We hear a lot about pollinators these days. So, who are these pollinators? With a few clicks of my mouse and some fast typing, I can pull up pictures of bees, wasps, butterflies, hummingbirds, moths (even hummingbird moths!), bats, beetles, wasps, and flies. I’ve been doing a lot of computer-based learning lately, and perhaps you have too. But the great thing about living pollinators is that you aren’t limited to going online to see them, these animals can be found all over – in your yard, a Metropark, even a forgotten sliver of plants growing along the parking lot. Living pollinators perform their essential work of moving pollen from one flower to another while going about their daily lives, ensuring that seeds and fruits are produced. Pollination is essential! The whole ecosystem would break down without them.
Your Metroparks are in the business of restoring and protecting natural areas, refugia for these “essential workers”, while being a respite for everyone in Southeast Michigan. Natural areas in the Metroparks have resident pollinators “taking shifts” during different times of the year. Spring in the forest is when ants and flies pollinate the early wildflowers like trillium and skunk cabbage. In the summer bumblebees and butterflies are on the job throughout the prairie, visiting milkweed, coneflower and coreopsis. When autumn arrives, beetles perch on goldenrod, eating, while unknowingly doing their critical job of pollination. Without native pollinators, there would be no plant seeds, and no new plants. The landscape color and function would be diminished.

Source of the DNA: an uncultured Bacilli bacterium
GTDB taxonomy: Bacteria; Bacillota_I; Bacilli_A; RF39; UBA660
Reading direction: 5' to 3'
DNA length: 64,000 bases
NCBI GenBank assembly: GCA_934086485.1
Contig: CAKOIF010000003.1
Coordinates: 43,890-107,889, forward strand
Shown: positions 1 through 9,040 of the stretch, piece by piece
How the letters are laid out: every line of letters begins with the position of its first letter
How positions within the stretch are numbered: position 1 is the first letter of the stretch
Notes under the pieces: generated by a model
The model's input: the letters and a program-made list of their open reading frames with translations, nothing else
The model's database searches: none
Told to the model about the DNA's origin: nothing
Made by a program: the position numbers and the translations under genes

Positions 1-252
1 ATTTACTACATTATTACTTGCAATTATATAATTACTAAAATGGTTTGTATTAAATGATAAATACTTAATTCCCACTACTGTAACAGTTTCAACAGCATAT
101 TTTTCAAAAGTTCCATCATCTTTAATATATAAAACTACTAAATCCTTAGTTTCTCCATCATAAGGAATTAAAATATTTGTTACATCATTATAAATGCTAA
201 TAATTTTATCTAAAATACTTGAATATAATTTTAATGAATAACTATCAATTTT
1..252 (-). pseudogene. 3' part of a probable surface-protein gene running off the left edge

We need biodiversity – a big mix of living plants to ensure a healthy future for these pollinators – and for ourselves! Wander the Native Plant Garden at Indian Springs Metropark to see this in action. Increase the biodiversity of plants near your home by allowing clover to grow in your lawn, include plants native to our region in your landscaping, or simply add a container garden with a variety of flower types to your front step. Skip the pesticides and allow leaves and stalks to stay in your garden during the winter to shelter overwintering pollinators. Simple actions by all of us add up to a lot of support for these other “essential workers”. To find out more about pollinators visit Pollinator.org.
Jill Martin, Interpreter at Indian Spring Metropark